Publications

Saxophonist returns to Tucson, this time with Southern Arizona Symphony Orchestra

The Southern Arizona Symphony Orchestra is pulling out the stops as it heads into the homestretch of the 2016-17 season. In three performances this weekend, audiences will experience: A veteran and celebrated saxophonist performing a significant work in the limited saxophone solo repertoire. A young pianist who took top honors in the orchestra’s 2017 Dorothy…

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S. Korean violinist returns for SASO gig

Edwin Kim must really like us. The violin virtuoso is making his third appearance with the Southern Arizona Symphony Orchestra, this time to tackle Elgar’s magnificently emotional Violin Concerto. Kim will join the orchestra for three performances — at 7 p.m. Friday, Jan. 27, at Valley Presbyterian Church, 2800 S. Camino del Sol, Green Valley;…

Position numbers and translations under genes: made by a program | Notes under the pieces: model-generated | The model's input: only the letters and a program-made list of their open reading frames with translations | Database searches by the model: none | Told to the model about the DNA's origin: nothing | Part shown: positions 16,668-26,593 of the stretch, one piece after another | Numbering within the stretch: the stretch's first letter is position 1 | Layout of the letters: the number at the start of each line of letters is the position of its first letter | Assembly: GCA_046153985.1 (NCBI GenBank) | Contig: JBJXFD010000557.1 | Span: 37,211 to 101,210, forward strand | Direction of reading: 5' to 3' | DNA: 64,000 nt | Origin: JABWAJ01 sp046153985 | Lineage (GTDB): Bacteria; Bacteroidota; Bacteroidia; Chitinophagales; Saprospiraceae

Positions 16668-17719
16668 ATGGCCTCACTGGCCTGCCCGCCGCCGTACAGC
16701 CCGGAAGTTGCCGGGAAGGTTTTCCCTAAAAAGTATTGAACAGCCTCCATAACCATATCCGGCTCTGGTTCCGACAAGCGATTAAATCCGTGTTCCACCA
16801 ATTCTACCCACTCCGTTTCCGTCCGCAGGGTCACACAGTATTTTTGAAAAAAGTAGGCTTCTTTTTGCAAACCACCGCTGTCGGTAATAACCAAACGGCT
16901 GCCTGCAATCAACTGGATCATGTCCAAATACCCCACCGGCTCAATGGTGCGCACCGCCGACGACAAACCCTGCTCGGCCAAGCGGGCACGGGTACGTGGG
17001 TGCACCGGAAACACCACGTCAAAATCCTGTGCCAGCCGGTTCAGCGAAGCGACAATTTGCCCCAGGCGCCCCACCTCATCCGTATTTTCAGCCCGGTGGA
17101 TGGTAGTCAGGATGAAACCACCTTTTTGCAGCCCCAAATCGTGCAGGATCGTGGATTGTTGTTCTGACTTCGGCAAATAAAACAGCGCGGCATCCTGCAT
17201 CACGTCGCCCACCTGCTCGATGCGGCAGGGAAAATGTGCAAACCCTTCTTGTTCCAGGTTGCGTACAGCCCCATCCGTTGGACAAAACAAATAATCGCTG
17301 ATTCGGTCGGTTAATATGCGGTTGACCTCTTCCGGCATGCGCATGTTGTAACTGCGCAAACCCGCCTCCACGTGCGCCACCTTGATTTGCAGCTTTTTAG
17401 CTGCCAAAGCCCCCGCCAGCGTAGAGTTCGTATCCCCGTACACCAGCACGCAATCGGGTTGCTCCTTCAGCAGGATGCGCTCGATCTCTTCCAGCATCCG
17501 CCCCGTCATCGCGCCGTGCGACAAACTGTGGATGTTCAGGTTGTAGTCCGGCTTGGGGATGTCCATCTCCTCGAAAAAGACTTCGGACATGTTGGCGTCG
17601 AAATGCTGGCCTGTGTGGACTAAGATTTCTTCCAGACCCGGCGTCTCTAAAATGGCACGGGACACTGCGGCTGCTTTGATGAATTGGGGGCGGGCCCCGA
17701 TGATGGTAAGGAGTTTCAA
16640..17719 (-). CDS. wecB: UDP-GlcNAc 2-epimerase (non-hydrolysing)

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Southern Arizona Symphony to honor late patron Irving Olson

You could always spot Irving Olson in the audience at a Southern Arizona Symphony Orchestra concert. He was the little man in the front row of St. Andrew’s Presbyterian Church, his white hair neatly parted on the side. “He would always sit in the front row and when he would be recognized he would stand…

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Southern Arizona Symphony Orchestra has rare lineup next season

[The] Southern Arizona Symphony Orchestra is digging deep into the vault of the rarely played next season, presenting several works that hardly ever get programmed in Southern Arizona. Among the notable pieces on deck: Dawson’s Negro Folk Symphony to open the season in October, and Glazunov’s Saxophone Concerto featuring saxophonist Ashu and Fauré’s choral powerhouse…

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Tucson Lifestyle features SASO soloist

The May 2016 issue of Tucson Lifestyle includes a full-page feature on SASO guest artist Emily Sun. Read the feature as a downloadable pdf by clicking here, or read the entire issue of the magazine here.